Me: David, you’ve played some pretty iconic character types in the past—an FBI Agent, a Viet Nam vet, a prison inmate and here you’re playing an actual historical figure with a really highly recognizable name. How does that change your approach to the character.
Cecsarini: Well, I have a specific model to study. Not only for internal values and historical perspective, but externally—there’s a guy, there’s a face, there’s a style of speaking, there are mannerisms—how he walks and talks . . . so I’ve studied that to some degree . . . I don’t study it anymore or I just touch on it here or there and make sure to set it aside because I have to remember: Vince was 5’8” he was 210—215 [pounds] he was a thick man, he had a big head, he had a resonance that I don’t quite have and can’t quite get to. So I have to be satisfied that Cescarini’s attributes are going to be enough for this theatrical depiction. So I’m there with the other guys—with Paul Horning and Jim Taylor and it’s all a tacit agreement that we can be that on the stage here. But we’ve gone as far as creating a wig and some make-up. You get to a certain point to study the real people and then you need to set them aside and accept what you have and the blend of that.
Me: Is that limiting at all for you creatively? Because you’re playing somebody who everybody has a really specific idea of.
Cecsarini: Well, I depend on the script to give me the right things to say and the sense of things being right and tinkering with that here and there, but Eric has gotten the voice pretty good. It actually gives me creativity through discipline. You have somebody to study. You have that and you still have the play to insert him in and the real life thoughts and circumstances that Eric gives him. So it allows me to base my creation on something with a firm foundation.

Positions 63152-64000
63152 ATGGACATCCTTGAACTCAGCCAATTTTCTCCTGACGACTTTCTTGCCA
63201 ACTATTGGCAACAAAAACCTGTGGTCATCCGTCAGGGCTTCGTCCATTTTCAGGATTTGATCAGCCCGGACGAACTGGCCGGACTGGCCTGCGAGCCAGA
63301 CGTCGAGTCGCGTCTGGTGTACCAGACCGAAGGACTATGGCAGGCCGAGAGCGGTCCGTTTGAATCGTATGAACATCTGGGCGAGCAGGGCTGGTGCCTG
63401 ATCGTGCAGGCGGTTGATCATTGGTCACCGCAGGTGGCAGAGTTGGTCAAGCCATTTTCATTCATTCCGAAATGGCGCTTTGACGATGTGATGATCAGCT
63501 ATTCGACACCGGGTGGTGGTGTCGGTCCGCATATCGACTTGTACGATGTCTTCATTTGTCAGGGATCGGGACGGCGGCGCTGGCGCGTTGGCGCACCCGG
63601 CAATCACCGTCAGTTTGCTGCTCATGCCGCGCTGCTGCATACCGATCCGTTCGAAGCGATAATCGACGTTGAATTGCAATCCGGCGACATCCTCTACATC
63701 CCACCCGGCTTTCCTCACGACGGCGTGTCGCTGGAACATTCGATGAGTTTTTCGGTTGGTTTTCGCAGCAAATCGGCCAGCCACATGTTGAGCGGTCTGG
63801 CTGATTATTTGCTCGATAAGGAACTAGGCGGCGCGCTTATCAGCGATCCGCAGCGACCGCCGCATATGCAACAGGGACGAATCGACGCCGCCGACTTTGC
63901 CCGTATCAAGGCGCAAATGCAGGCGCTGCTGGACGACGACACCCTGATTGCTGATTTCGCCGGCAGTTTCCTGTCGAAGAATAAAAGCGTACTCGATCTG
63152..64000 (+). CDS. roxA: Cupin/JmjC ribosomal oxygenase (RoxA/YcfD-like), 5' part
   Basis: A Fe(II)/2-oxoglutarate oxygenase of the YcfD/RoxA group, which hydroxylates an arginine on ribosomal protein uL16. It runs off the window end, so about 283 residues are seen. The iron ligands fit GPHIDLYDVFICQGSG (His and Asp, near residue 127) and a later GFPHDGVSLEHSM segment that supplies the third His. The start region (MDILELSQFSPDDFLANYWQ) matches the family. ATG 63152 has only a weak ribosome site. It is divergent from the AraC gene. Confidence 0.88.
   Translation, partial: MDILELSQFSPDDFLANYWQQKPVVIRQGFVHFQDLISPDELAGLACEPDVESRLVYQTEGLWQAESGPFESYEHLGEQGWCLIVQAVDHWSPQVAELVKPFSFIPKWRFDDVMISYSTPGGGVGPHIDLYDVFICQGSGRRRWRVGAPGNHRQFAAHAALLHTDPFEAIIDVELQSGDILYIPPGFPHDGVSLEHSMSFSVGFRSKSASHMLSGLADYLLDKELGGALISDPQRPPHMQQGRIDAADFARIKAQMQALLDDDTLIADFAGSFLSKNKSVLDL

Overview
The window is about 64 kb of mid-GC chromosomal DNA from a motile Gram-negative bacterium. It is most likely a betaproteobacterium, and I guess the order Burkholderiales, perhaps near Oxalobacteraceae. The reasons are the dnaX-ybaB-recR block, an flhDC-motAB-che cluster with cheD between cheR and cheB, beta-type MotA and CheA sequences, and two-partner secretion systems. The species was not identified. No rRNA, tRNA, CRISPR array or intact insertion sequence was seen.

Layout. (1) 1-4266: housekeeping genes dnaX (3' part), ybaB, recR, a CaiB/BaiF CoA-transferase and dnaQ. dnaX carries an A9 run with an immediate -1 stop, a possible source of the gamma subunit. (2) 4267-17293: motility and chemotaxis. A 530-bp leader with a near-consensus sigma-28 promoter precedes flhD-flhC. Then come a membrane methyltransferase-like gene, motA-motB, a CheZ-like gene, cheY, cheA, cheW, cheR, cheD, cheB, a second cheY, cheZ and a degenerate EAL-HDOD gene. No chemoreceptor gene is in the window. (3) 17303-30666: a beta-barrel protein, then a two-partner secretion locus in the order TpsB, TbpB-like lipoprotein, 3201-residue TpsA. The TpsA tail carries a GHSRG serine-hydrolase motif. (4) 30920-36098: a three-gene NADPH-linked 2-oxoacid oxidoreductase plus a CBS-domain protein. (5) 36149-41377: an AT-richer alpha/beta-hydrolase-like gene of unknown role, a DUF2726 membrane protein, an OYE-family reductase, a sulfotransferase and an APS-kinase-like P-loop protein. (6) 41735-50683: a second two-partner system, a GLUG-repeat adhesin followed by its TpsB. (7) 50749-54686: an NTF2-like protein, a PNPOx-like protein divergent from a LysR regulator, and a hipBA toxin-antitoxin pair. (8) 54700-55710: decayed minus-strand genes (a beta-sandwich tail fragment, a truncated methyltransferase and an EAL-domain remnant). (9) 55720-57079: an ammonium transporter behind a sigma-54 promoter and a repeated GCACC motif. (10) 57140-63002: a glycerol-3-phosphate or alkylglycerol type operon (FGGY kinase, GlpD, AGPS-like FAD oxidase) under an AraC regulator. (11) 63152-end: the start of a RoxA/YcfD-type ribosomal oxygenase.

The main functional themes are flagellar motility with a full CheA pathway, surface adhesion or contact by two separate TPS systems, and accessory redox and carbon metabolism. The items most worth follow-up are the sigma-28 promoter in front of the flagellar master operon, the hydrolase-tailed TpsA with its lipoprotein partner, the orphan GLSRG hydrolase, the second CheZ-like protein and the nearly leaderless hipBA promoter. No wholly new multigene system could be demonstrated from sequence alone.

Morgan: I think it’s enriching more than limiting. Bottom line: we’re not doing the realistic Vince, we’re doing Eric’s version, but we have all of The Real to draw from. You’re always doing the playwright’s version of a Viet Nam Vet, or a prisoner or whatever and in that case, you’re still looking for parallels from real life. But you’re not always sure that you’re drawing from the same creative source as the writer. There’s an approximation. There’s a mix and match. You’re trying to get whatever you can to feed into the thing to make it real. In this case, the source material is obvious and therefore there’s a direct line between—okay he’s based his Vince Lombardi on Vince Lombardi, so there’s a lot (then) to pull-in.
Kishline: He’s been dead for forty years, too. [Lombardi] was a myth before he died and he’s become a larger one since. There are certain things that are true and certain things that were maybe not so true that you think of when you think of with Vince Lombardi. So you can mix and match and choose.
Me: And you’re playing [JFK] correct?
Kishline: No. I’m playing Red Blaik and Phil Bengston.
Me: oh. OK.
Morgan: He’s not good-lookin’ enough to play him.
Kishline: Way too old.
Morgan: No, he’s perfect for Red Blaik.
Cecsarini: Y’know, when I’d watched the Madison production, the guy that played Vince Lombardi for them was a really good character actor, but he didn’t have a strong resemblance to Vince, but vocally he was good. So my initial reaction was, “that’s not Vince.” But over the course of it, in going through what Eric had given him and speaking the way he did and his mannerisms . . . I came to accept that perfectly well. And I think I can get there and I think I’m working on a much closer physical resemblance than their guy had. So that gives me a certain security . . .
Morgan: It’s not impersonation. It’s a representation. It’s acting. Y’know, impersonators—that’s a particular thing. And this is acting. But he’s gonna be great. You’re gonna buy it.
NEXT: More from Edward Morgan and the cast including Reese Madigan